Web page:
Caring for a Three Legged Dog or Cat
Tripawds is the place to learn how to care for a three legged dog or cat, with answers about dog leg amputation, and cat amputation recovery from many years of member experiences.
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Okay – that does it. Lylee's chariot is getting….. pinwheels!! Weeeeeeeeeeeeeeee
And Lylee is going to disown her mother. She wont just not get in it she will not even walk near me 🙂
So was the chariot for her or me?
Okay Karen – you're on! Chariot Races are now schedule for: April 14th, Mill Valley Dog Park
Accepting entries now.
We'll start training in earnest! (puff, puff)
Hugs, wags and weeeeeeeeeee!
Joanne and not Lylee
*No excuse Jackie – start planning your trip up here!
17 February 2010
How cute! I've considered something like that for Ranger as well. He loves to go for walks, but the monkeysister has a lot more stamina. I think Ranger's would have to look a lot like a car in order for him to get excited about it! I'm afraid some people would frown if I took Ranger in the car and just let Athena jog along side while I held the leash out the window . Everyone would be having fun, except for local law enforcement
Sadie is my 9yr old Rott/Shepherd mix. Diagnosed with osteosarcoma in her right scapula 1/28/10. Our brave girl had her amputation 2/13/10 and her last chemotherapy on 6/6/10. Unfortunately, a tumor appeared in her back right leg and on 10/7/2010 Sadie's earthly journey came to an end. On 10/24/2010 we adopted Ranger, a handsome Rott/Lab mix tripawd (got hit by a car) I think Sadie sent him to us.
Miss Pegz and Daisy – if you do get the chance to ride in a chariot I found the really great advice to first have your pawrent remove the wheels (should be not too difficult on most makes). This will make the trailer more stable and wont move around – more like a regular crate, get a nice comfy bed with familiar smells. Then lots of treats so it's a really positive experience (make sure they only give you the best – chicken, liver, etc).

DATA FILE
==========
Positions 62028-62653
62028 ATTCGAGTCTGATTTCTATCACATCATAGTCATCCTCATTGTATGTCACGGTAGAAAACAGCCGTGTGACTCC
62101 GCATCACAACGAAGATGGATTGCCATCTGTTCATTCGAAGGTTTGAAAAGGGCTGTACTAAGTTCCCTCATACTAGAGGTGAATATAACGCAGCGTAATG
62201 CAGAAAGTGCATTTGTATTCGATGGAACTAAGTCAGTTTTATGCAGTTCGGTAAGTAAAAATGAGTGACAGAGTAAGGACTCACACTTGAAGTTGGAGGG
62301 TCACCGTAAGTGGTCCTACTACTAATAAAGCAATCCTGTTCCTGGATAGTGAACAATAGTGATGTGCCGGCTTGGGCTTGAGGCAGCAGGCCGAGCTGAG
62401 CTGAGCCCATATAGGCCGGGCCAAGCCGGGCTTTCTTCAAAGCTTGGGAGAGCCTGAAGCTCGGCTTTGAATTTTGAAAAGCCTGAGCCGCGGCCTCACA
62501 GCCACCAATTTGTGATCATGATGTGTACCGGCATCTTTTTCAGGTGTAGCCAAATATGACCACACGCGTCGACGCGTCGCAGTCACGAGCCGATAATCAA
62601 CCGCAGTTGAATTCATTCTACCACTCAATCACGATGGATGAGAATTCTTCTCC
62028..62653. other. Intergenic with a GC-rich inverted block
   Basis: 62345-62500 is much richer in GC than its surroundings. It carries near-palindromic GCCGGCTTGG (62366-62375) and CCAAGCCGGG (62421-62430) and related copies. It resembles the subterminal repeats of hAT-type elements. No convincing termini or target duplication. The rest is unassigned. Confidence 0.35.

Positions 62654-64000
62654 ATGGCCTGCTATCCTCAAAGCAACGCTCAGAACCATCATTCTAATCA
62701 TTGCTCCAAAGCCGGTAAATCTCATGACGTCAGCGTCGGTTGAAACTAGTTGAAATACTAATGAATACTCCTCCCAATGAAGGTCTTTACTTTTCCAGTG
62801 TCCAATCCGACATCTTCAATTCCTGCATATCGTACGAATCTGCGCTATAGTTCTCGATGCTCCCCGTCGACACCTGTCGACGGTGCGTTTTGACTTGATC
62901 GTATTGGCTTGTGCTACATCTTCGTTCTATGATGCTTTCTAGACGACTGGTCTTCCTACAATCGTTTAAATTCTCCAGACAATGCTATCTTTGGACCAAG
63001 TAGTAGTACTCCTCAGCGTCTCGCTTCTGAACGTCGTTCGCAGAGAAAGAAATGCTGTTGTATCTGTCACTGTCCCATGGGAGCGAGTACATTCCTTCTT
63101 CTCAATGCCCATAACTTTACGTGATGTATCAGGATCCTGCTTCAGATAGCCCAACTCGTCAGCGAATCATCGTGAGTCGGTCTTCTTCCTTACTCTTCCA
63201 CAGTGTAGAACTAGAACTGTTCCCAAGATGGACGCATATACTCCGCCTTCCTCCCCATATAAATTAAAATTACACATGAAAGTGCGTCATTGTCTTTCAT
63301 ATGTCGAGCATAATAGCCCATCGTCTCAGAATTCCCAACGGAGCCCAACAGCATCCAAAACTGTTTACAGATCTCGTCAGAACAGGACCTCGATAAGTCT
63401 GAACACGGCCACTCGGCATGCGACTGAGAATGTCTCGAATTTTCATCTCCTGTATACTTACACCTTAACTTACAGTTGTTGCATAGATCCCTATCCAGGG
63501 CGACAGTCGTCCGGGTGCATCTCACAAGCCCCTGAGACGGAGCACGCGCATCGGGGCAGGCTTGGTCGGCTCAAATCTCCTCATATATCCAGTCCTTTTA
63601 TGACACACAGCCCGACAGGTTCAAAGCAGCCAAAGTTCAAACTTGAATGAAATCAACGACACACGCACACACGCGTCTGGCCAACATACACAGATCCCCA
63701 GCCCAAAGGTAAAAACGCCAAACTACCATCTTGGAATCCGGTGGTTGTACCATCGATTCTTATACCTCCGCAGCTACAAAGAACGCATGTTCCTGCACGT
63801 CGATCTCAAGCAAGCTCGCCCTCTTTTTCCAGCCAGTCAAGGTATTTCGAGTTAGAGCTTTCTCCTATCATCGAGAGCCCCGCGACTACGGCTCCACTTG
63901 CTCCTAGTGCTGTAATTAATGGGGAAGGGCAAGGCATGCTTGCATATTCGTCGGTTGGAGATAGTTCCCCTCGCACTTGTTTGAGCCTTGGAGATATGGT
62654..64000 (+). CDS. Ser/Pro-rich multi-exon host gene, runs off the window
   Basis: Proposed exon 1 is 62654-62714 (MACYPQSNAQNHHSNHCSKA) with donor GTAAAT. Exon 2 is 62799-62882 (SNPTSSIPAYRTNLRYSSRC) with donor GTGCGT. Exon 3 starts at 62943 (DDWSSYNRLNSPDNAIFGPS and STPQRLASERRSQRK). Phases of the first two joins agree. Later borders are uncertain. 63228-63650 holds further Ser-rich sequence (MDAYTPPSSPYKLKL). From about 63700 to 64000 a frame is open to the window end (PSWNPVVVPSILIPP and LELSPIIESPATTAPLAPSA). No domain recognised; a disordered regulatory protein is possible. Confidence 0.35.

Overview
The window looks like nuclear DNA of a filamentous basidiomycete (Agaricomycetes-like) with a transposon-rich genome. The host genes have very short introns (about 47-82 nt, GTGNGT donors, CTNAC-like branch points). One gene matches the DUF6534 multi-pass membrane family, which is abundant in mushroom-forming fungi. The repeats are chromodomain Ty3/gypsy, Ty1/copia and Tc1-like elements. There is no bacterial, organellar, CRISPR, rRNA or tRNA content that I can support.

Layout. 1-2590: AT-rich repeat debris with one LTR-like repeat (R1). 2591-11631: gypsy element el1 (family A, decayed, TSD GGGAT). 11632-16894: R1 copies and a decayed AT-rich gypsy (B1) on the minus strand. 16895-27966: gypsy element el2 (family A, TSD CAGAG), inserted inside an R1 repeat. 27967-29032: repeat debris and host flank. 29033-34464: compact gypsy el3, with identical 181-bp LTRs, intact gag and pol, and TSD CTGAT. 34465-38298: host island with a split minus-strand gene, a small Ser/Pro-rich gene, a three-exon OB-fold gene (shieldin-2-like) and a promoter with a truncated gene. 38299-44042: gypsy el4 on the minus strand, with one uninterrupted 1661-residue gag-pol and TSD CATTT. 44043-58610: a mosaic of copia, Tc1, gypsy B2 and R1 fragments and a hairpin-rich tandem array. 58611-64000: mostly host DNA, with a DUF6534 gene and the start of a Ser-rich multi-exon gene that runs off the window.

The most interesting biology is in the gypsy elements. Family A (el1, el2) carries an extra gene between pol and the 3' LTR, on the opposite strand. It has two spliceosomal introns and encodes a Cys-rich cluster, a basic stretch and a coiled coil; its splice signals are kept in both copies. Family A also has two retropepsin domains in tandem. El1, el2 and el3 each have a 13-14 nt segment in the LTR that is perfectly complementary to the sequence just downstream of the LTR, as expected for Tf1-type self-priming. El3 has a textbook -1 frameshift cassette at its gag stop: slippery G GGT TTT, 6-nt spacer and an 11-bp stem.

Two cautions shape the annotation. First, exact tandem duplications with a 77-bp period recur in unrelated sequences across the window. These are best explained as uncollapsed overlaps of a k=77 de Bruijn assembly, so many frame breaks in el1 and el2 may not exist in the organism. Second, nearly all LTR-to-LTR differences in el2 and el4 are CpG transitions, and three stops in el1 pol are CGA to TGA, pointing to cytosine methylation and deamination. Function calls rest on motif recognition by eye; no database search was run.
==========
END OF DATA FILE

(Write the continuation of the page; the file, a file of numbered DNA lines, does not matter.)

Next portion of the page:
Then when you do start to wheel around make sure the chariot is well braced with wheel brakes and held securely so it wont move much when you first get in (me lylee doesn't like unsteady things i took it slowly). And then start with short trips, then get them to continue with the good treats when in the trailer. my Mother taught me the 'wait' word – so I don't get out by myself. Best to wait anyway for it to stop rolling.
Hope this helps
6 November 2011
13 October 2011
10 December 2011
I got a stroller for tri-pug Maggie right after her amp. It really is a carrier on wheels. I did just what Joanne talks about- I took the carrier off the wheel part and had Mag get in it, sit in it, all that with lots of praise and treats. Then I put it back on the wheels with the brakes on and did it all again. Then very, very short movements so she would feel comfortable. I was really worried because as a young pug she HATED riding in wagons, she would always jump out. I figured this would be a battle…. NOT!!! She took to it like it was an entitlement!